• A Framework for Life Cycle Sustainability Assessment of Road Salt Used in Winter Maintenance Operations

      Cui, Na; Xie, Ning; Shi, Xianming (Center for Environmentally Sustainable Transportation in Cold Climates, 2016-12)
      It is important to assess from a holistic perspective the sustainability of road salt widely used in winter road maintenance (WRM) operations. The importance becomes increasingly apparent in light of competing priorities faced by roadway agencies, the need for collaborative decision-making, and growing concerns over the risks that road salt poses for motor vehicles, transportation infrastructure, and the natural environment. This project introduces the concept of Life Cycle Sustainability Assessment (LCSA), which combines Life Cycle Costing, Environmental Life Cycle Assessment, and Social Life Cycle Assessment. The combination captures the features of three pillars in sustainability: economic development, environmental preservation, and social progress. With this framework, it is possible to enable more informed and balanced decisions by considering the entire life cycle of road salt and accounting for the indirect impacts of applying road salt for snow and ice control. This project proposes a LCSA framework of road salt, which examines the three branches of LCSA, their relationships in the integrated framework, and the complexities and caveats in the LCSA. While this framework is a first step in the right direction, we envision that it will be improved and enriched by continued research and may serve as a template for the LCSA of other WRM products, technologies, and practices.
    • Freeze-Thaw Durability and Long-Term Performance Evaluation of Shotcrete in Cold Regions

      Qiao, Pizhong; Zhou, Zhidong (Center for Environmentally Sustainable Transportation in Cold Climates, 2017-12-31)
      This study’s aim was to evaluate the freeze-thaw durability of shotcrete in cold regions and predict its long-term performance. One benchmark mix design from the WSDOT was chosen to prepare samples for performance evaluation. Shotcrete specimens were conditioned in accordance with ASTM C666. The long-term freeze-thaw performance after certain cycles was evaluated using the dynamic modulus of elasticity test (ASTM C215), fracture energy test (RILEM 50-FMC), and X-ray CT microstructure imaging analysis. Probabilistic damage analysis was conducted to establish the relation between the durability life and the damage parameter for different probabilities of reliability using the three-parameter Weibull distribution model. The fracture energy test was found to be a more sensitive test method than the dynamic modulus of elasticity for screening material deterioration over time and for capturing accumulative material damage caused by rapid freeze-thaw action, because of smaller durability factors (degradation ratios) obtained from the fracture energy test. X-ray CT imaging analysis is capable of detecting microcracks that form and pore evolution in the aggregate and interface transition zone of conditioned samples. Moreover, the continuum damage mechanic-based model shows potential in predicting long-term material degradation and the service life of shotcrete.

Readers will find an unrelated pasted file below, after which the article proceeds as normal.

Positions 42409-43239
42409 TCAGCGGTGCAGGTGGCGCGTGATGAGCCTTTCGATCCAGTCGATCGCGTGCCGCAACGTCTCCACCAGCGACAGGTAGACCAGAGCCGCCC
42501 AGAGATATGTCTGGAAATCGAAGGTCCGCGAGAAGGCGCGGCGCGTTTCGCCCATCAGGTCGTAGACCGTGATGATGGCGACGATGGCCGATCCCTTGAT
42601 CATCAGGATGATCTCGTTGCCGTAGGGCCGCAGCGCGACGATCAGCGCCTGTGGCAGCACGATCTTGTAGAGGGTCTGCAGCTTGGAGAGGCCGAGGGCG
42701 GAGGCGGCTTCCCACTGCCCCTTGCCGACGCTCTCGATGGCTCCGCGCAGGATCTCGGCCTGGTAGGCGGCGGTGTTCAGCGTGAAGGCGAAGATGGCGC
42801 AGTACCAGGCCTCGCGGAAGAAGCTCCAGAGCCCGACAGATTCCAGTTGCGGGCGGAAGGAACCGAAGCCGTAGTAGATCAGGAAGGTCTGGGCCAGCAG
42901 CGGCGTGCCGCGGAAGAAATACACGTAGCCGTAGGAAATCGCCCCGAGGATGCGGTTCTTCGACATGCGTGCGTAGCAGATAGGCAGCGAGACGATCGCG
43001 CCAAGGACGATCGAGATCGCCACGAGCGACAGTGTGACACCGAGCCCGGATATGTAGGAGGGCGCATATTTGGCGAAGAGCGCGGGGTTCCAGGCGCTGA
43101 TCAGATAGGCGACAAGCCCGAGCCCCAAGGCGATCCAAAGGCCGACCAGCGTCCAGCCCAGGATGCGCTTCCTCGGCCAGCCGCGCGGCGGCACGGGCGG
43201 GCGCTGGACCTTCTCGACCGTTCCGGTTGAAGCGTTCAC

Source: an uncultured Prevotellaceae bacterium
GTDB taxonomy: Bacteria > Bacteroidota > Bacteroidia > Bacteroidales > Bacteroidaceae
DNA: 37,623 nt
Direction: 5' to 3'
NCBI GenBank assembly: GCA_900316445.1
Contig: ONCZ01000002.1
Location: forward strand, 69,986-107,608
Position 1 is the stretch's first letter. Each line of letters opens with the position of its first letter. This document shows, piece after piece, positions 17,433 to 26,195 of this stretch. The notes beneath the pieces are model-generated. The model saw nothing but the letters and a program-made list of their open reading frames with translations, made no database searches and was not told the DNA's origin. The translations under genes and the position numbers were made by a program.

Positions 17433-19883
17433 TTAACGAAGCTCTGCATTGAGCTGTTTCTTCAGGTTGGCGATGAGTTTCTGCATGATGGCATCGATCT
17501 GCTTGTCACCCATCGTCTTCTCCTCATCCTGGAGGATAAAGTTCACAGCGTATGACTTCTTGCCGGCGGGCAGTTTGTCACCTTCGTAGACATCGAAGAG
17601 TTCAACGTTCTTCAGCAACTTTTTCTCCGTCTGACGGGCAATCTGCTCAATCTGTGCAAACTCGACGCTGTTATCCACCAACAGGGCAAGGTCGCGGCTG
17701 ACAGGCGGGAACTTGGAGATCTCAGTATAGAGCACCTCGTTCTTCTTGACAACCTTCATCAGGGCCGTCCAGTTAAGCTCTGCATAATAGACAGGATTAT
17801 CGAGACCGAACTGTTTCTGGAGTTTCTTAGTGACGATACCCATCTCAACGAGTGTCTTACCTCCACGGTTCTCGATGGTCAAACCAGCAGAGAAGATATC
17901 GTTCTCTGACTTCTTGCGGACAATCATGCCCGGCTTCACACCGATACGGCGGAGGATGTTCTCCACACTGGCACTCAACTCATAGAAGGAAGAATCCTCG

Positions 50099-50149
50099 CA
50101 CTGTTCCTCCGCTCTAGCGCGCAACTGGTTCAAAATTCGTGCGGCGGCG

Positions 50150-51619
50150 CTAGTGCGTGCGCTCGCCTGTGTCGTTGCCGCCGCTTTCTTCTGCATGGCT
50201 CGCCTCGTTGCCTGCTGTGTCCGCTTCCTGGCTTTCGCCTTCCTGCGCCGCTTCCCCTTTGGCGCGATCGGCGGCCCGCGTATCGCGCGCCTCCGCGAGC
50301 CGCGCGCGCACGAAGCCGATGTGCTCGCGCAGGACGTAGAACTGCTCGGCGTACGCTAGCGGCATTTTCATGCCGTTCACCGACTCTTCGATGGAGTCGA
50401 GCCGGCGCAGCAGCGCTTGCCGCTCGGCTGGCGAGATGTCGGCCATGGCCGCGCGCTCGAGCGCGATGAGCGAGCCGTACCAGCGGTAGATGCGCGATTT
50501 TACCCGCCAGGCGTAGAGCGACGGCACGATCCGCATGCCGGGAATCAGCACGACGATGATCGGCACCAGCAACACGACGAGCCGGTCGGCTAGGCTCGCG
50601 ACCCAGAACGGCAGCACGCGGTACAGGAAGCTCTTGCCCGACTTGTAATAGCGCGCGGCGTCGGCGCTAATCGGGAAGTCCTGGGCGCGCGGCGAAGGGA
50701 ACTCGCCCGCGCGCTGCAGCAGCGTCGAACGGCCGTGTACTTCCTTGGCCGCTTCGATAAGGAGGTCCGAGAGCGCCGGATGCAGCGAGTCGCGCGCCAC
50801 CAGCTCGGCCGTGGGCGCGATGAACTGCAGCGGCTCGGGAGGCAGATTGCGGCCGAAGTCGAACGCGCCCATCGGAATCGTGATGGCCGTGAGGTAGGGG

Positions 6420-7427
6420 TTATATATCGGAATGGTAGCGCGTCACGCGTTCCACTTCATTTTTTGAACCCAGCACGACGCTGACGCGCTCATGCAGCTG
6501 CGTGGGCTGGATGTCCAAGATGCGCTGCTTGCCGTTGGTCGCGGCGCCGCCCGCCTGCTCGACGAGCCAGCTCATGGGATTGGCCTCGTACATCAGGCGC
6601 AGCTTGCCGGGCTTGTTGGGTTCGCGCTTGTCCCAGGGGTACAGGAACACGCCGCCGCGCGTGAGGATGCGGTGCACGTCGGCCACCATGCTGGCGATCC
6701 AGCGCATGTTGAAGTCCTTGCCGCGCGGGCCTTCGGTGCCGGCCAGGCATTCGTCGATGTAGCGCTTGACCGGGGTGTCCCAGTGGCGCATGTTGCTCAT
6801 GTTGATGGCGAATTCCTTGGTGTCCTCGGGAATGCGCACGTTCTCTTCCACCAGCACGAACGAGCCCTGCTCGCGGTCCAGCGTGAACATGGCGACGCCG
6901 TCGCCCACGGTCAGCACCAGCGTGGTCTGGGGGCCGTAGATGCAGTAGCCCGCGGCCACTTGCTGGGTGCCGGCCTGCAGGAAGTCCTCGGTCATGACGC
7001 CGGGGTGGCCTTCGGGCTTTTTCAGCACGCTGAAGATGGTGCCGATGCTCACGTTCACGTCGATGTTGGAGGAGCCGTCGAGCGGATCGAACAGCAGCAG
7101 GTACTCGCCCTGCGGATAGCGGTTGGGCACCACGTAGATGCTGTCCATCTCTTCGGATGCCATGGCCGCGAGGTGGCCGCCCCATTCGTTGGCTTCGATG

• Froth flotation characterization and processing plant design for the platiniferous and auriferous marine sediments of Southwestern Alaska

      Bissue, Charles (2007-12)
      The purpose of this study was to characterize, and investigate the beneficiation of, the platiniferous and auriferous marine sediments of Southwestern Alaska, located near Platinum, Alaska. The majority of placer gold particles are contained in the 50 x 150 mesh size fraction, while the platinum is finer, residing in the 100 x 200 mesh size fraction. Liberated placer gold and placer platinum group metals (PGM) particles are visible to the naked eye and readily observed under a binocular microscope. Preliminary, qualitative microprobe analysis of PGM grains from the flotation concentrate showed grains of nearly pure iridium, isoferroplatinum and Pt-Rh-Ir-Fe-S-As mineralogy. Froth flotation showed that placer gold responded very well to all the collectors used, with gold recoveries of 82.7-99.8%. Flotation of platinum responded well to only potassium amyl xanthate, with a recovery of 80.4%. Results of low intensity magnetic separation showed that virtually all the liberated gold and platinum reported to the non magnetic product. A flowsheet, with estimated capital and operating costs, was developed to process 1500 tph of marine placer feed. Annualized costs per ton to process marine sediments were estimated to be $2.40 to $3.72 depending upon plant availability, 90% to 50%, respectively.
    • Frozen Soil Lateral Resistance for the Seismic Design of Highway Bridge Foundations

      Yang, Zhaohui “Joey”; Ge, Xiaoxuan; Still, Benjamin; Paris, Anthony (Alaska University Transportation Center, Alaska Department of Transportation and Public Facilities, 2012)